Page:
|Portal: Action/Adventure||Castlevania III: Dracula's Curse at|
The year is 1476, and Count Dracula has started to ravage Europe with an army of monsters. His sole purpose is to exterminate mankind, extracting his vengeance upon humanity after the death of his beloved wife Lisa, mistakenly executed as a witch for preparing medicine to help the sick.
The Belmont family of vampire hunters, once exiled from Wallachia, are called into action by the Church. They feared the Belmonts' "super-human" power, but with Dracula menacing to swallow Europe in darkness, they are left with no choice but to call Trevor Belmont, current wielder of the Vampire Killer whip. Joining Trevor in his mission to defeat Dracula are three new characters: Sypha Belnades, a young priestess with poor physical attack power but powerful magic spells at her disposal; Grant DaNasty, a pirate with the ability to climb on walls and change direction in mid-jump (a rare ability in earlier games of the series); and Alucard, Dracula's son, a dhampir with the ability to shoot fireballs and transform into a bat.
Trevor and his companions cross the Transylvanian countryside, defeat Dracula's minions, and eventually defeat the Count himself. Once his father is defeated, Alucard goes into a self-induced slumber, unable to cope with having fought his father. Moreover, he realized that his own power could pose a potential threat to the world. However, he would awaken in the late-eighteenth century when feeling the absence of a Belmont when Dracula was revived by the dark priest Shaft. Grant DaNasty oversees the reconstruction of Wallachia after the battle is finished. Trevor Belmont and Sypha Belnades end up getting married once peace is restored in the region (according to the Castlevania Time Line included with Castlevania: Portrait of Ruin).
Alucard appears in several subsequent Castlevania games, as do Sypha's distant relatives (Carrie Fernandez, Charlotte Aulin, and Yoko Belnades).
Castlevania III plays like a mixture of its predecessors. The levels are laid out in a very linear fashion much like the first game and candles contain different weapons and powerups that the player can use. However, the game differs from Castlevania in that after finishing certain levels, the player is allowed to choose where they would like to go next. This gives it some of the elements of Castlevania II, allowing the player to choose the route they take towards Dracula.
Trevor can be accompanied by only one of his companions at a time, and the player can switch between Trevor and his ally with the "select" button. Both Trevor and whoever is accompanying him share the same health meter. The ending of the game differs depending on which companion Trevor has with him at the time, or if he does not take another character with him at all.
The game also featured an improved password system that used icons placed onto a 4x4 grid instead of lengthy letter and number passwords.
Castlevania III was the first game to use Konami's VRC6 chip, which is included in the cartridge to provide the console more capabilities. The VRC6 chip primarily added three audio channels to the system—allowing the game to use six audio channels—as well as provide smoother animation for sprites. The game's audio programmer, Hidenori Maezawa, assisted in the chip's creation. The North American release replaced the VRC6 with Nintendo's Memory Management Controller (MMC) chip, specifically the MMC5 model. The MMC5 chip lacked the extra audio channels, and the game's music had to be downgraded to comply with the NES's standard three channels.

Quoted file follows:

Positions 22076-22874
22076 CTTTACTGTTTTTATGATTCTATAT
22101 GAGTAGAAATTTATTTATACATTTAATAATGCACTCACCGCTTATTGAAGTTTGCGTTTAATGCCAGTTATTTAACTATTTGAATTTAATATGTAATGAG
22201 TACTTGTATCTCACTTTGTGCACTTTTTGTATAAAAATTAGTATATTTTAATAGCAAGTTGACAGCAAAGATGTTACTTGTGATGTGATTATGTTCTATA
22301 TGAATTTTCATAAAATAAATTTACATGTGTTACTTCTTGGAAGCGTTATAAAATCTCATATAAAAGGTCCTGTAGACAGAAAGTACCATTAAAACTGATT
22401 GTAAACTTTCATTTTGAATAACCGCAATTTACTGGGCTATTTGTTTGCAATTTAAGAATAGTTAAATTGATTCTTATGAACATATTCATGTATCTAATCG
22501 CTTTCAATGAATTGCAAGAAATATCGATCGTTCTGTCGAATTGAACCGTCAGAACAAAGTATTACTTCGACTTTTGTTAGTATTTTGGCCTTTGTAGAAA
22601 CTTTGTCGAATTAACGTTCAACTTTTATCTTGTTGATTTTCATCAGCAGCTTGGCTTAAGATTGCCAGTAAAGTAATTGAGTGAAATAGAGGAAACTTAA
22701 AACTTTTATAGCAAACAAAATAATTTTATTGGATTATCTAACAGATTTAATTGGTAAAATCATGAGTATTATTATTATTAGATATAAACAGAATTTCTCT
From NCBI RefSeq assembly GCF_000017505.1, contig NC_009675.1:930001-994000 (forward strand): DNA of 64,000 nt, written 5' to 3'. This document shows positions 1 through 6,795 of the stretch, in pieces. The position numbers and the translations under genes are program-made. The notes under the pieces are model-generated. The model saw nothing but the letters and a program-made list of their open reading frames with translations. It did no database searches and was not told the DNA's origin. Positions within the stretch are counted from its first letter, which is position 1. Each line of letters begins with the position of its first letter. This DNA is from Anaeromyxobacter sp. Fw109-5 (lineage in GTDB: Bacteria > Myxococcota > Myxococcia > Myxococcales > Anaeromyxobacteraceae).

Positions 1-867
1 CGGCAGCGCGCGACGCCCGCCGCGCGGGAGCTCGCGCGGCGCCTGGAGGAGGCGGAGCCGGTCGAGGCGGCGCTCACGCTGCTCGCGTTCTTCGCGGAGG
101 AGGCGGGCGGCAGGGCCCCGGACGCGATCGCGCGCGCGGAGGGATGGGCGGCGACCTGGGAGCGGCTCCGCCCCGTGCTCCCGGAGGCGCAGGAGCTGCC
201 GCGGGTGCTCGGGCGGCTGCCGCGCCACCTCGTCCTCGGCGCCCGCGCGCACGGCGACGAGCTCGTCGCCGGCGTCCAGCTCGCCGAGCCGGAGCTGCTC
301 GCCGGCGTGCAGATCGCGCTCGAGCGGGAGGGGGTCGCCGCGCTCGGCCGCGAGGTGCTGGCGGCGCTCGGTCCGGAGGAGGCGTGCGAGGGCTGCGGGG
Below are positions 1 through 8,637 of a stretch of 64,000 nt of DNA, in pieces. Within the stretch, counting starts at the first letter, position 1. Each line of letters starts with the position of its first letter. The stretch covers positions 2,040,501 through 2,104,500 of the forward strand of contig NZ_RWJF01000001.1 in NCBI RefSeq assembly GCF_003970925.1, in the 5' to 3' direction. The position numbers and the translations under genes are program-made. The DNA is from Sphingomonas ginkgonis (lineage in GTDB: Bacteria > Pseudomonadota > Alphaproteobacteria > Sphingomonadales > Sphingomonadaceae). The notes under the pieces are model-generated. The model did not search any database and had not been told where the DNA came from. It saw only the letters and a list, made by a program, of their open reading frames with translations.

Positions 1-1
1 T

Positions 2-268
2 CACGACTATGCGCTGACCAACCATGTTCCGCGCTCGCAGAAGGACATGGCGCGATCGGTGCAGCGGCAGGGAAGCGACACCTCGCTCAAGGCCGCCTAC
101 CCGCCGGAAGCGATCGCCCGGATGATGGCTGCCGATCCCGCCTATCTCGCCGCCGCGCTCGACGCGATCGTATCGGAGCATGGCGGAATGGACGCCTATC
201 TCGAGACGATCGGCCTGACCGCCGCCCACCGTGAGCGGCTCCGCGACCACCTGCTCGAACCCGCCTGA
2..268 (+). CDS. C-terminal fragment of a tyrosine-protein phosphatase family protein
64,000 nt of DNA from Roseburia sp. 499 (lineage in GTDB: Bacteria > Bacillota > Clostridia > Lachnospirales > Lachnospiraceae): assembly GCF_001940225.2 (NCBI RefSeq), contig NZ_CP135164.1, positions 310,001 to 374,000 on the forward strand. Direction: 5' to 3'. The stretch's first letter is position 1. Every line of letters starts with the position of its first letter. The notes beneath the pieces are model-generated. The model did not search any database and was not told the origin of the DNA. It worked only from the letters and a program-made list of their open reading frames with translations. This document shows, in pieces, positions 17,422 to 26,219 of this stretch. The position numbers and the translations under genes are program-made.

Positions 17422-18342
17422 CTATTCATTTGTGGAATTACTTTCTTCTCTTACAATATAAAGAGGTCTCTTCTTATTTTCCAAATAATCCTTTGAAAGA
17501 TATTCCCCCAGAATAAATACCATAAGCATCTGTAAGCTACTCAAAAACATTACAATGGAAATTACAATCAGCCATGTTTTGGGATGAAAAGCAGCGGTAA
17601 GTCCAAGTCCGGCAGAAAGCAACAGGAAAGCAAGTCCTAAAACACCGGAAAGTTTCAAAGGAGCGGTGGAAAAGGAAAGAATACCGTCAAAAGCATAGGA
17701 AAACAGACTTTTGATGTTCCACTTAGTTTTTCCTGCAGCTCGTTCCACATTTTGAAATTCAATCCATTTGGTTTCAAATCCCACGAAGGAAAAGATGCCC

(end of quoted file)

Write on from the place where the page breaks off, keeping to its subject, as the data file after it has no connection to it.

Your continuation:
Besides just the different name in Japan, Akumajō Densetsu, the Japanese version has several other differences. Most notably, the original Japanese version contained a specialized "VRC6" music microprocessor chip which was removed in the North American and European releases. This chip added two extra pulse-wave channels and a saw-wave channel to the system's initial set of five channels. The majority of the music combines the channels to imitate the sound of a synthesized string section. See: Multi-Memory Controller. The reason for this removal was that the western versions of the NES didn't have the ability to support external sound chips, so the game was re-programmed for the western releases. Some of the percussion instruments were also slightly changed, even though the low-quality PCM channel was no less capable without the VRC6 mapper.
Other changes differed in the gameplay or graphics. Instead of using a stabbing dagger, Grant throws daggers as his main attack. Some enemies do less damage in the Japanese version, and had their sprites changed for the Western releases. Some instances of nudity on the enemies were also censored. The Japanese version had slightly different backgrounds in many stages, and had special effects not seen in the North American and European releases, also due to the lack of the special mapper chip found in the Japanese cartridge (which was manufactured not by Nintendo, but by Konami itself).
The North American and PAL versions have several hidden features that can be accessed by entering a certain name for the player, which include starting the game with 10 lives as well as when restarting after a game over, the option to start the game with any of the three spirit partners, and to access the second, more difficult quest. These features are not present in the Japanese version.
Reception and legacy
In 2005's Castlevania: Curse of Darkness, the game featured Trevor Belmont as a playable character.
Many of the sprites in Super Castlevania IV are based on those used in Castlevania III. Some gameplay characteristics (such as the ability to stand on top of the spike traps) were carried over as well.
An animated Dracula's Curse movie is in development, and may be split into three parts. It is being written by Warren Ellis, with art direction by James Jean.